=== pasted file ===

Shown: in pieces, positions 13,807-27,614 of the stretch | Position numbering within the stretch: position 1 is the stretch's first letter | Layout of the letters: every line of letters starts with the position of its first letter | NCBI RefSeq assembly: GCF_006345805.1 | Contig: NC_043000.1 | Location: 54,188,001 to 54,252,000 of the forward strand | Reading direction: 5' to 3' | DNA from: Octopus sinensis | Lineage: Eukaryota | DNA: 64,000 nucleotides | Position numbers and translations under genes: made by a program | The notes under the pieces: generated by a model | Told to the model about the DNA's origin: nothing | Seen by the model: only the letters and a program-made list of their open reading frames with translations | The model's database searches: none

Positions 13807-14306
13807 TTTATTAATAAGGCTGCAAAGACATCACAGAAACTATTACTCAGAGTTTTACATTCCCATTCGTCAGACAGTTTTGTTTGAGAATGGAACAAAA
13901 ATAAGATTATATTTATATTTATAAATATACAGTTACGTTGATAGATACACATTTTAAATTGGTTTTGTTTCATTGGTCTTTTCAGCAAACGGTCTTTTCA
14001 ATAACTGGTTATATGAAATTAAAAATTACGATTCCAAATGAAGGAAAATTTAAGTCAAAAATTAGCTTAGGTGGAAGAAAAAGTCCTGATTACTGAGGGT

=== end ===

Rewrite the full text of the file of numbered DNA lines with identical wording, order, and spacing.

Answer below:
Shown: in pieces, positions 13,807-27,614 of the stretch | Position numbering within the stretch: position 1 is the stretch's first letter | Layout of the letters: every line of letters starts with the position of its first letter | NCBI RefSeq assembly: GCF_006345805.1 | Contig: NC_043000.1 | Location: 54,188,001 to 54,252,000 of the forward strand | Reading direction: 5' to 3' | DNA from: Octopus sinensis | Lineage: Eukaryota | DNA: 64,000 nucleotides | Position numbers and translations under genes: made by a program | The notes under the pieces: generated by a model | Told to the model about the DNA's origin: nothing | Seen by the model: only the letters and a program-made list of their open reading frames with translations | The model's database searches: none

Positions 13807-14306
13807 TTTATTAATAAGGCTGCAAAGACATCACAGAAACTATTACTCAGAGTTTTACATTCCCATTCGTCAGACAGTTTTGTTTGAGAATGGAACAAAA
13901 ATAAGATTATATTTATATTTATAAATATACAGTTACGTTGATAGATACACATTTTAAATTGGTTTTGTTTCATTGGTCTTTTCAGCAAACGGTCTTTTCA
14001 ATAACTGGTTATATGAAATTAAAAATTACGATTCCAAATGAAGGAAAATTTAAGTCAAAAATTAGCTTAGGTGGAAGAAAAAGTCCTGATTACTGAGGGT